Entity Tags: Office of Legal Counsel (DOJ), Central Intelligence Agency, Bush administration (43), 9/11 Commission, Condoleezza Rice, National Security Council, US Department of State, Philip Zelikow, John Bellinger, US Department of Justice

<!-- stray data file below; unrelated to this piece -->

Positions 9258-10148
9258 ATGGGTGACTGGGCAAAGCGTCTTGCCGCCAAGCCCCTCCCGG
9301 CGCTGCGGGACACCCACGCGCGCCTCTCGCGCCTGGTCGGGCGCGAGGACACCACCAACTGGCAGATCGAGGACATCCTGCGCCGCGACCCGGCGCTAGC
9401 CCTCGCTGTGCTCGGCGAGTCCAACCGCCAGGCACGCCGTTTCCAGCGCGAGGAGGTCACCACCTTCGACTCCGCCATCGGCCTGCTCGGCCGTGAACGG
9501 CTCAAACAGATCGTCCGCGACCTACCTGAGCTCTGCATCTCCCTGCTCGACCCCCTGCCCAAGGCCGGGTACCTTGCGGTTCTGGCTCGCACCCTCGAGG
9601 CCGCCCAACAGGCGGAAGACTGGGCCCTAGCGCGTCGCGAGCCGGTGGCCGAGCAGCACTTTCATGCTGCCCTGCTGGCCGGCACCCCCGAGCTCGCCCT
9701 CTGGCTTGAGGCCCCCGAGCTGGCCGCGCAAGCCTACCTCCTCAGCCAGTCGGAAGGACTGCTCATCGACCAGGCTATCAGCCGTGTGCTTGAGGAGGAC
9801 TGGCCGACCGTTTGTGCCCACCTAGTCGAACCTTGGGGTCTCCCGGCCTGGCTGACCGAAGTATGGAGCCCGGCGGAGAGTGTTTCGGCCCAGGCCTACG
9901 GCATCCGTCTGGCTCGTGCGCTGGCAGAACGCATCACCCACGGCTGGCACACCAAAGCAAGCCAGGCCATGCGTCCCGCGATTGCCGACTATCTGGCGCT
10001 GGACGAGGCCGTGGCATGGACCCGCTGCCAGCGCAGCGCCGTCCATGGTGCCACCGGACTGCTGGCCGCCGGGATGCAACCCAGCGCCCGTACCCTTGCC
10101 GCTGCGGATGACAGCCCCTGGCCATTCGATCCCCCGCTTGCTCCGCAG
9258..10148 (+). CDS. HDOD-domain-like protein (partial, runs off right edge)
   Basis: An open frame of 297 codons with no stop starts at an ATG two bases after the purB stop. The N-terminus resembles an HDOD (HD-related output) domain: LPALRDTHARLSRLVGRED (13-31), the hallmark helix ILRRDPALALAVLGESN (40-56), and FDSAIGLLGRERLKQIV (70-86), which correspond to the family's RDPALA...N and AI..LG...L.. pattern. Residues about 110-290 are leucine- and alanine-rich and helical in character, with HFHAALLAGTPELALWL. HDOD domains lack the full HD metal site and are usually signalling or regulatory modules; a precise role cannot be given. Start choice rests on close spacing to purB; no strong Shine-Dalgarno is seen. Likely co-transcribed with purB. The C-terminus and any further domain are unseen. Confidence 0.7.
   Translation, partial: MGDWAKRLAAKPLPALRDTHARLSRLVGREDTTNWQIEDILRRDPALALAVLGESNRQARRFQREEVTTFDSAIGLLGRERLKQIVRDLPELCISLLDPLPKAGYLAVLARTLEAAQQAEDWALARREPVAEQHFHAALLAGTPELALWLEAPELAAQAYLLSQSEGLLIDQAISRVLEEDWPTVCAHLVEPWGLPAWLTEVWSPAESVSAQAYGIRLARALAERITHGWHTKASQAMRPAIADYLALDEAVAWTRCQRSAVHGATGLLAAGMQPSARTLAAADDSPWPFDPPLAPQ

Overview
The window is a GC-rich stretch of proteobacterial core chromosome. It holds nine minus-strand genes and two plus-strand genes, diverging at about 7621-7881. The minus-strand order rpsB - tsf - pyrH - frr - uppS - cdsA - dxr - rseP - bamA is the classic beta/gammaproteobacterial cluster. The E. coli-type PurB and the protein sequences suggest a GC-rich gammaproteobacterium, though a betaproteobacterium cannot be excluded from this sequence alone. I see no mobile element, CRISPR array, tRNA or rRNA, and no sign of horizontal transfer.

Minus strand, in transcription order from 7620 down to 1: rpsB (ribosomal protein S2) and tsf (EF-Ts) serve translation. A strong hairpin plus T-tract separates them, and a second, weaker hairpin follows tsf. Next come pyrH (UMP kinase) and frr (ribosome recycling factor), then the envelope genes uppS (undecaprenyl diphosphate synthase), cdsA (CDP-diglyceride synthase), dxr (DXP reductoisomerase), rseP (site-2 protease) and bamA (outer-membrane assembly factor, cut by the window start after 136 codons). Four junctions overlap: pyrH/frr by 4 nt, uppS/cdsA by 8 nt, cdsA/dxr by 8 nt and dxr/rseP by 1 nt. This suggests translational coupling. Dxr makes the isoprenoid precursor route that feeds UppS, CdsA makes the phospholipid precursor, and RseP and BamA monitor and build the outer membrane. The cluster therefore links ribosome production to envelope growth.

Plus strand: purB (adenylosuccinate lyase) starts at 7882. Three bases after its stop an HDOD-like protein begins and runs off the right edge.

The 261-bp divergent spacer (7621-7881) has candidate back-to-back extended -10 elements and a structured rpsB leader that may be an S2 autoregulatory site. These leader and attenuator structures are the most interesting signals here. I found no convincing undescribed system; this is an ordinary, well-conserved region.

Timeline Tags: Torture of US Captives